What is Hyper-V? Vir·tu·al·i·za·tion the act of isolating or unbinding one computing resource from others. Server Virtualization is the solution of hosting an entire computer environment within the operating system of another computer. Windows Server 2008 includes native support for virtual computers through the Hyper-V role. Hyper-V is Microsoft's new server virtualization technology and it allows the virtualization of multiple Windows- and none Windows operating systems on a single server and fully leverage the power of x64 computing. Hyper-V follows a hypervisor model, which means that it does not run on top of an operating system. Instead it loads at boot time and creates a layer of virtualization between the physical server hardware and the operating systems it hosts. In Hyper-V, the parent partition, which is the main Operating System, runs Windows Server 2008. Virtual computers then run in one or more child partitions. The release of Windows Server 2008 Hyper-V is scheduled for the second half of 2008.
The rise of the Hypervisor: Hyper-V includes a hypervisor, a very thin software layer that is less than 1 megabyte in size and separates the processor and all the parent and child partitions. The hypervisor supports all of the partitions on the host computer and provides strong security separation between the parent and child partitions. Because the hypervisor does not contain third party code or device drivers, it presents a very small attack surface, and driver failure cannot bring down all of the partitions. This type of hypervisor is called a Microkernelized hypervisor.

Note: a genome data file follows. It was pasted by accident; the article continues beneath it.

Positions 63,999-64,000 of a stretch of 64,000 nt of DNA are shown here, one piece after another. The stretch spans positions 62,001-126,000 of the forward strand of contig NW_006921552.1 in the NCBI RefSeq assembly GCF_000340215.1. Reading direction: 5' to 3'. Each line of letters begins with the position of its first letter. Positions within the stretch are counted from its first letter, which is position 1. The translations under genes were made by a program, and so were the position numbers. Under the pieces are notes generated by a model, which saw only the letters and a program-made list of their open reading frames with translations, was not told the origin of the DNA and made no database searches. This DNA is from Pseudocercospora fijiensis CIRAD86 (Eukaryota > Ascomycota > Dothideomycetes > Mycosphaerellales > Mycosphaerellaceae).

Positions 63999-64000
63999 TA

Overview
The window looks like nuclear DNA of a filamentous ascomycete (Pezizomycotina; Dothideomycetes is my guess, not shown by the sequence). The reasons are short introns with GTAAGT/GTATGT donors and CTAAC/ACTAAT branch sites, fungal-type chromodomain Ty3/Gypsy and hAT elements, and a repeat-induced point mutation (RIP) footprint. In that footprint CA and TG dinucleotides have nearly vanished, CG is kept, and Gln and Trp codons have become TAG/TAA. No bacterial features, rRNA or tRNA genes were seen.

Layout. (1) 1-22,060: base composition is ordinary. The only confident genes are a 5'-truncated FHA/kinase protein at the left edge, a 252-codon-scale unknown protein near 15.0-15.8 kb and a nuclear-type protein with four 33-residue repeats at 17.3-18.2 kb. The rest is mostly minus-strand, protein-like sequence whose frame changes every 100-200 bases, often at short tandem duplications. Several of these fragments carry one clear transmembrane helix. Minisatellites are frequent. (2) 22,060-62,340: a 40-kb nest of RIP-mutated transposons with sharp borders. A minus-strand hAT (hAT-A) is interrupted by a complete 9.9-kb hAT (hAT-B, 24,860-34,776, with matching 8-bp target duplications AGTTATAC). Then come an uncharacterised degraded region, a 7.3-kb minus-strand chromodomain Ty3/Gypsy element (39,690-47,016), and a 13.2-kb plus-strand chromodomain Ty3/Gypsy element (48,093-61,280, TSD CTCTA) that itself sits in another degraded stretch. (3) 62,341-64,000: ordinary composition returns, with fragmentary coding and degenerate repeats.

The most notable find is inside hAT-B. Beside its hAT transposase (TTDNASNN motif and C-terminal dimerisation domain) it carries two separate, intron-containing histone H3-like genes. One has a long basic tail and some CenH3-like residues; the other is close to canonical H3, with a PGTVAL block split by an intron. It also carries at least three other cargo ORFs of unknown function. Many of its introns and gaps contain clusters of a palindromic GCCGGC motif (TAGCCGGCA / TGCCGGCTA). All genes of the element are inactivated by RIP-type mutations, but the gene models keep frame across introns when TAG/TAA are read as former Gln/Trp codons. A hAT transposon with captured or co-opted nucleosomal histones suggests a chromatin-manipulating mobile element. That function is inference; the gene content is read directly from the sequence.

Server Core: The Hyper-V can be a full role within Windows Server 2008 or can be enabled as a role within Server Core. The Server Core installation is an option that you can use for installing Windows Server 2008. A Server Core installation provides a minimal environment for running specific server roles, which reduces the maintenance requirements and the attack surface for those server roles. The Server Core installation option requires initial configuration at a command prompt and does not include the traditional full graphical user interface. Once you have configured the server, you can manage it locally at a command prompt or remotely using a Terminal Server connection. You can also manage the server remotely using the Microsoft Management Console (MMC) or command-line tools that support remote use.
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